Monday, September 15, 2014

A poem

The chances we take define us, my father used to say
As he sat in his old recliner, and watched his children play.
That ace was a keeper, Samuel; that deuce was a loss, Maureen;
His sense was a tad too knowing, and his eye was a mite too keen.

He played when he wasn’t watching, and he won when he wasn’t tired.
I wanted to see the time come round when his winning streak expired.
But when he found he was losing, he’d know it was time to quit;
He would win, and after that winning, he’d say he was tired of it.

I found as I grew in knowledge, that his skill was a way of life.
He kept things that wanted keeping, and his judgment cut like a knife.
He laid things that wanted laying, and gained what he wished to gain.
But he always insisted grimly that a cheater must end in pain.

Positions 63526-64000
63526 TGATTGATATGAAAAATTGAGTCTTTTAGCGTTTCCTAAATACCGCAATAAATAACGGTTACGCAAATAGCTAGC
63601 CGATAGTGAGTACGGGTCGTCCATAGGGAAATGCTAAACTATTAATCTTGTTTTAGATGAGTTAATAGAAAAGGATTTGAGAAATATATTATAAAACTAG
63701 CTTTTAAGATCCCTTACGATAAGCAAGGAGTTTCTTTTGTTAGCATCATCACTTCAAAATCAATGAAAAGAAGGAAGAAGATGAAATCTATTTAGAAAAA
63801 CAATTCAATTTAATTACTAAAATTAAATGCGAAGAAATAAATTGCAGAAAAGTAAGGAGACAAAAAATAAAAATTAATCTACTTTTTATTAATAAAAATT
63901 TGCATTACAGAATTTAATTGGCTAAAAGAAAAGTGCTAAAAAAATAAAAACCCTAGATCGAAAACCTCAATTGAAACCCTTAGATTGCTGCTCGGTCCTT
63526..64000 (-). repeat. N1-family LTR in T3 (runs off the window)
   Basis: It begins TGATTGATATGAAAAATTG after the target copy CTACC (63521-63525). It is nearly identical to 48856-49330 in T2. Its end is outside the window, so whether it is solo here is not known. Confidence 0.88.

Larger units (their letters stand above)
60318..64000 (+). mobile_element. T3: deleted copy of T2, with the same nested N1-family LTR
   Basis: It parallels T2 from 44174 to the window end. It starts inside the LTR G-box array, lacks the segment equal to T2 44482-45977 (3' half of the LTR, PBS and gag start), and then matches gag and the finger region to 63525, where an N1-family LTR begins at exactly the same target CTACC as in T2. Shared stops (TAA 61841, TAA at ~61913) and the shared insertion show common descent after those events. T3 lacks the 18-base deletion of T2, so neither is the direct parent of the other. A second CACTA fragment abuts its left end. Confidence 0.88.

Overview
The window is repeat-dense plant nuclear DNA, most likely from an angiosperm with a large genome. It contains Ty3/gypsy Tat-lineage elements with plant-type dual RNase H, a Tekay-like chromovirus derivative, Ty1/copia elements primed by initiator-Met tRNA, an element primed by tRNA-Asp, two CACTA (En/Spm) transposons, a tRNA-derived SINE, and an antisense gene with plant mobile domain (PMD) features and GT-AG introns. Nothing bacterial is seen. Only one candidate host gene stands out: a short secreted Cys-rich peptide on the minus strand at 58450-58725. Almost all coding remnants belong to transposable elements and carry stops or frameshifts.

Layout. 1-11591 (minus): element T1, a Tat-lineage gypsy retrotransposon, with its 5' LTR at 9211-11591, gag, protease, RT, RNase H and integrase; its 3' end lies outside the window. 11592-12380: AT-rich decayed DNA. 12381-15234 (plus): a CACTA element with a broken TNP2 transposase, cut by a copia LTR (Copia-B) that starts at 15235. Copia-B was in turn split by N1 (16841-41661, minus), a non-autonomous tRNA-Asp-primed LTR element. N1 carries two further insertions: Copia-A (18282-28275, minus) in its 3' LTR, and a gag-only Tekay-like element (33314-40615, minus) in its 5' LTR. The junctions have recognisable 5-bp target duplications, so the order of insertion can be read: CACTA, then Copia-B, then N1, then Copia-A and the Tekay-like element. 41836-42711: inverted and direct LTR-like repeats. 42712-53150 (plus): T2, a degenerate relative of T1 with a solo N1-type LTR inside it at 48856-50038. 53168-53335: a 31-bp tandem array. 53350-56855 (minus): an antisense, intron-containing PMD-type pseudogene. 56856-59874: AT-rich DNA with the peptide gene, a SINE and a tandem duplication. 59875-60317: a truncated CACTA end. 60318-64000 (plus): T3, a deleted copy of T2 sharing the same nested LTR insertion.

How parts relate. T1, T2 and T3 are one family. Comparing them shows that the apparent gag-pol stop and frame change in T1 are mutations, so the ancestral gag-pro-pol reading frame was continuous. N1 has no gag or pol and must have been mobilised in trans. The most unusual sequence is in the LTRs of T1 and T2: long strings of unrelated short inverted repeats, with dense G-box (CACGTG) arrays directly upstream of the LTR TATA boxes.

The last night my father gambled was the night that he played with me.
He thought my hand held a seven; but it happened to harbor three.
When he saw my hand on the table, he knew he could win no more,
And he shot himself with a piece he’d won from a man that he’d rendered poor.

I buried my father early; the sun had an hour to sleep.
I dug till my palms were blistered; I dug till the grave was deep.
The things that he lost undid him in games he could clearly win.
His final opponent cheated; the sinner had met his sin. 

No comments:

Post a Comment